Here are mystery Writer Elizabeth S. Craig's tips on how to show rather than tell:
I’m not a fan of reading info dumps. An author could describe a character with well-written, vivid details and I’ll going to skim it. I’m usually more interested in picking up on little details that point to qualities the character has. Or a slipped-in description—a character whose shoulders are stooped from listening to shorter people around him. Or the character with lots of smile lines and raven’s feet….sort of a double-duty description. Cheerful and wrinkly!To read the rest of Elizabeth's excellent article, go here: Showing Character.
With indirect characterization, you let the reader draw their own conclusions: based on character dialogue, internal musings shared with the reader, and other characters’ observations about a character. Then the readers can pick up the hints and feel clever about their deductions.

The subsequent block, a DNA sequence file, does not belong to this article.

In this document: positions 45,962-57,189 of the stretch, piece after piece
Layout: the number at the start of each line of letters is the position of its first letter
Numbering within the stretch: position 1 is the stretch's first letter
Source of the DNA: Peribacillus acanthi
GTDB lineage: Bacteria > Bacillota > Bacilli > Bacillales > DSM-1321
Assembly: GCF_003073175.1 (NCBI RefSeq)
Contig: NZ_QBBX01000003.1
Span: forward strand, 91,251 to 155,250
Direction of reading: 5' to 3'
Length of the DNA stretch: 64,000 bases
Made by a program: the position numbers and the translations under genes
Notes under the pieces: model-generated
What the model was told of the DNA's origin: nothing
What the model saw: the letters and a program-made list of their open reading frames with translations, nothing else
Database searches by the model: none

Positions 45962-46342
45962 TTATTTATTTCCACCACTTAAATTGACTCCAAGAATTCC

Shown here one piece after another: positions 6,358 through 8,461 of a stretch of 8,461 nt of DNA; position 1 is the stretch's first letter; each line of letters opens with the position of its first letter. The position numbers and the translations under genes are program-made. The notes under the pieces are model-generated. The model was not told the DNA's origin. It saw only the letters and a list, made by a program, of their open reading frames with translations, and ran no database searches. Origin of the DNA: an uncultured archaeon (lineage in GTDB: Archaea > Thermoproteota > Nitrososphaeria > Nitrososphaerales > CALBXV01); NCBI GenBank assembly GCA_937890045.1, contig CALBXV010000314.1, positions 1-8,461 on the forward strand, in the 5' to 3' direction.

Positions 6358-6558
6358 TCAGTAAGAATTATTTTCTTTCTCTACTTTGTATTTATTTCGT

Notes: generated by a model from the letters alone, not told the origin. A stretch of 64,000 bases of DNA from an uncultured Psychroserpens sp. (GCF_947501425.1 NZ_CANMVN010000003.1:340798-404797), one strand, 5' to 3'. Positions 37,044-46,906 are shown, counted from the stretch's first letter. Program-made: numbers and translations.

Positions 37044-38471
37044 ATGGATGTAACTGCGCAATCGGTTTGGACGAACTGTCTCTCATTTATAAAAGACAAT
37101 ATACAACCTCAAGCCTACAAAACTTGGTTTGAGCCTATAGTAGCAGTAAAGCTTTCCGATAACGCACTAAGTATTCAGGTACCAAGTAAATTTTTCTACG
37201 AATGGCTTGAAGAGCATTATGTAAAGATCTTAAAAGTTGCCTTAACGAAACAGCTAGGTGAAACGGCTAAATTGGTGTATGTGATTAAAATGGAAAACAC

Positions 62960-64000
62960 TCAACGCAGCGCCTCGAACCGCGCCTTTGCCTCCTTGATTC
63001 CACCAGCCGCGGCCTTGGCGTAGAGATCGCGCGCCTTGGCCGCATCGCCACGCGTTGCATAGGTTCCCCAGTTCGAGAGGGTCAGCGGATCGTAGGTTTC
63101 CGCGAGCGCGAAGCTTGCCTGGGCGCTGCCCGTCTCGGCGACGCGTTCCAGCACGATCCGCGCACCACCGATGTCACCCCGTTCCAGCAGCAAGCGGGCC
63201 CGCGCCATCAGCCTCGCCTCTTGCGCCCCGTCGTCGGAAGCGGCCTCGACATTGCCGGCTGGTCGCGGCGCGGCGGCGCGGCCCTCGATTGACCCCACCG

For instance, we can show one character’s demeanor when dealing with the protagonist—and add dialogue clues to hint at character traits and the characters’ relationship with each other.
You could have a character that you want to portray as someone who talks too much. This could easily be expressed by interruptions from a second character or their signs of impatience. Or of them putting off a phone call with the character. Much better than pages and pages of chatty dialogue to prove the point.
Since I’m a mystery writer, I’m also interested in planting the wrong impression of a character. I might mislead the reader. (Other novelists might want to do the same thing, for different reasons.) Maybe the character is unnaturally chatty because they’re nervous. Maybe the second character is just an impatient person who interrupts—maybe they’re not making a point about the character’s loquaciousness at all.
I love getting writing tips from established professionals like Elizabeth, especially when accompanied by reading recommendations! I won't spoil the surprise though, it's all in her article. Cheers!